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Our dogs Pixie (right) and Dean (left) made a heart shape with their butts instead of with cookie dough. Pixie might have eaten some dough. There’s no chocolate in it (chocolate is toxic to dogs). Pixie eats everything. Dean eats pants.

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They don’t provide many kitchen tools, a TV or a dishwasher, but that’s OK with us. We don’t go there to stay inside all day anyway. Right, Pixie?

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Can you find the dirty white dog in this pic?

Growing new food from old food

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The Indoor Vegetable Garden

Did you know you can grow new plants from kitchen scraps you regularly throw away? I mean, you’re probably vaguely aware of the concept, but have you ever actually tried it? I hadn’t until recently and it’s been the biggest surprise so for. IT’S JUST SO EASY!

The idea really appeals to me since it is helping to cut down on food waste, therefore being good environmentally, but is also free, which my student budget definitely agrees with. Seeds are expensive sometimes…

I’m currently growing the following from scraps on my windowsill:
Onion
Garlic
Carrot
Parsnip

I’m also growing chickpeas and black beans, which while not from scraps, are growing from supermarket bought dried beans I had in my cupboard anyway.

I could write out instructions for growing from scraps, but instead I’ll link you to this lovely video from Buzzfeed, which tells you everything you need to know.

If…

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True leaves, still not counting potential tomatoes

Even though my planties look healthy today, with a few true leaves starting, I’m nervous about the possibility of the damping-off disease that killed so many last year. This time they’re started in a new tray with no residue from previous plants, and are under fluorescent lights. I’ve always been confident that I don’t over- or under-water but maybe I’m wrong about that. The damping-off fungus that strikes early can be diagnosed by the base of the stems becoming skinny and weak near the top of the soil, like that guy at the gym with huge pecs and lats and sad chicken legs trying to support them. So far I don’t see any weakness here:

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Still, too early to get cocky. Below are the survivors from last year’s second, maybe third, attempt (the ones I dropped when I tripped while carrying the tray). I don’t think there are ever survivors of damping-off disease – these just didn’t get it.

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And because this post is kind of boring, only slightly funny and not sexy at all, here’s a pic of Mr Waffle (from when my kid used to like his breakfast to be funny) and my waffle/pancake recipe:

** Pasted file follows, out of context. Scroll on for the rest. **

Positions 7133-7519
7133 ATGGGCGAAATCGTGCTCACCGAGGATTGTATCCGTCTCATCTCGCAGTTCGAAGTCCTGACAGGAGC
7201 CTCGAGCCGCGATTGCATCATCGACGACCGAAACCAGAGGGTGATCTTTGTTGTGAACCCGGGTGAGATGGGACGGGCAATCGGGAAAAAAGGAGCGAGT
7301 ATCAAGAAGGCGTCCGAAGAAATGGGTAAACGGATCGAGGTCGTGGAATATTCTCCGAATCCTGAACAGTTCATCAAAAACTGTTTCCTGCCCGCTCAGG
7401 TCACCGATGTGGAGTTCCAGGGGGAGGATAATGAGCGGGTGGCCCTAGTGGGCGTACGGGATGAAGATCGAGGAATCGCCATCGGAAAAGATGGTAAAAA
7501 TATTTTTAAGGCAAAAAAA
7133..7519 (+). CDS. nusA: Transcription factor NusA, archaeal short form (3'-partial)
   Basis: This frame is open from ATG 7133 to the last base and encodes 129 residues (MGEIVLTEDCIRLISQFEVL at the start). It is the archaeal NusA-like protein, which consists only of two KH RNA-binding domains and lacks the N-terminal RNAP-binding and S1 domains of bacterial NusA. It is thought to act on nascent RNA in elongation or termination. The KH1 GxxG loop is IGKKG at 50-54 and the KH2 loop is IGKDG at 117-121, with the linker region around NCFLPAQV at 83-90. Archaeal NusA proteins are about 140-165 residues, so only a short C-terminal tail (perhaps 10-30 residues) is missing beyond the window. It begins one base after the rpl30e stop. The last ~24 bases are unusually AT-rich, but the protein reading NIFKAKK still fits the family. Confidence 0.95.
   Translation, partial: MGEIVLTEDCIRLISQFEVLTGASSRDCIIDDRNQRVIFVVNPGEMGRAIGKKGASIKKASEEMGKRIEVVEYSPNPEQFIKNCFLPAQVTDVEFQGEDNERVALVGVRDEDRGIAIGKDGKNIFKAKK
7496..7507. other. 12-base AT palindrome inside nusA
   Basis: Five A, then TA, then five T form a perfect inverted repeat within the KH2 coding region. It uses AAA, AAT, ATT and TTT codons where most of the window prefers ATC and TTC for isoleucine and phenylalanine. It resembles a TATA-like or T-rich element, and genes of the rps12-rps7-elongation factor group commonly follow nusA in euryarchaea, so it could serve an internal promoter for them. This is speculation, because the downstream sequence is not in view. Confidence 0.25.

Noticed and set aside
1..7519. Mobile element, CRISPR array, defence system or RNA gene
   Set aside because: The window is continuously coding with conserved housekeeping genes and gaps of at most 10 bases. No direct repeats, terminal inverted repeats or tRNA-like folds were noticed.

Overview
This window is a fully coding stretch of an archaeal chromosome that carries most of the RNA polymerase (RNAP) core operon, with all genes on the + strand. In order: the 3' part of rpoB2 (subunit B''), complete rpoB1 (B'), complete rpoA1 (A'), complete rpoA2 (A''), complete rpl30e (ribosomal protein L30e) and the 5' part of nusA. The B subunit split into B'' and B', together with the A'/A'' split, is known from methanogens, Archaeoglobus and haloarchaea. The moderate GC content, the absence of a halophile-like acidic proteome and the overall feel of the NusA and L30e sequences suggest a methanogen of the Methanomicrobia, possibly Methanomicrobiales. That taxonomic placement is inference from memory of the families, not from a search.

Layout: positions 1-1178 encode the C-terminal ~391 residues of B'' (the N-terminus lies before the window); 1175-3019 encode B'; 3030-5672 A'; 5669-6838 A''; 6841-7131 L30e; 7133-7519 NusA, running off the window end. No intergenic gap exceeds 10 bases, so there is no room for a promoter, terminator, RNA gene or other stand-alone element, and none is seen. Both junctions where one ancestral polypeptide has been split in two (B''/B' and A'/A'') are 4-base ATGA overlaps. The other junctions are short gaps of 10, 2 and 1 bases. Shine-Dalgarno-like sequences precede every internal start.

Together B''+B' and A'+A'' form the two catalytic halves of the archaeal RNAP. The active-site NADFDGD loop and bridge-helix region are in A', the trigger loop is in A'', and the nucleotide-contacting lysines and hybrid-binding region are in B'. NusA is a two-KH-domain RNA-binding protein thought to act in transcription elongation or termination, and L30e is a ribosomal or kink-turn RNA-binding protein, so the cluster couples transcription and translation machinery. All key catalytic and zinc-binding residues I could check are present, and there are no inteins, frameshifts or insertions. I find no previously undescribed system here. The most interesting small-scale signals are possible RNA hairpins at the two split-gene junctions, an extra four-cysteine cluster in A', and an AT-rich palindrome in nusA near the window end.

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Mr Waffle
  1. 2 cups oat flour
  2. 1 cup wheat flour (or all oat flour for my friends who avoid gluten)
  3. 3 tsp baking powder
  4. 1 tsp salt
  5. 2 1/2 cups milk – soy, almond, oat, hemp, cow, whatever you use
  6. 1 cup applesauce
  7. 1/3 cup oil
  8. 1/4 cup sugar, syrup or other sugary substance (I’ve used ginger ale, because I’m not some kind of health nut)

Note that I live at about 5280 feet above sea level. That, and the fact that I don’t value accuracy when measuring ingredients, means your results may vary. Combine first four ingredients in one bowl and remaining ingredients in another. Add the wet ingredients to the dry and mix with a fork; don’t overmix. Leave it for at least 5 minutes so the dry ingredients can soak up the liquid and you can heat your pan or waffle iron. For pancakes, you may or may not thin the batter with more liquid like ginger ale. When I make pancakes, sometimes I sprinkle a few chocolate chips in them while they’re in the pan. I usually make a lot of these and freeze them for quick breakfasts during the week.

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And here’s a bonus pic of a cute little horse, not relevant at all but she was in the same folder of pictures. Behind her are stacks of untreated wood including a lot of 2×6 boards. I’ve used some to build SFGs and may use more this spring on that farm to make as many raised beds as I can. I got my friends who own that property excited about growing vegetables out there. They scored those pallets free from a company that makes wind turbines and uses the pallets to transport the huge blades. They’ve used some in building horses’ turnout shelters and there is a lot left. There’s no shortage of horse manure, but a lot of things to consider before using it as fert or soil amendment.

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Spinach dough

Spinach ravioli are so pretty! I wish I could get mine to come out this good.

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As you may have noticed from my posts, homemade ravioli makes me happy. It actually became a Sunday habit. There is something about the process of combining just a few of very simple ingredients, that once mixed together the magic begins. Even though it is very simple to prepare the pasta dough, the whole process of ravioli making can be time consuming. Nevertheless, this process is therapeutic to me and I enjoy it to the fullest. What is interesting is that the ideas can be endless. In an earlier post, I explained you how to make your own Garganelli. Now it is time to color thins up and make some green ravioli with fresh spinach.Spinach ravioli are not just beautiful, but also very tasty.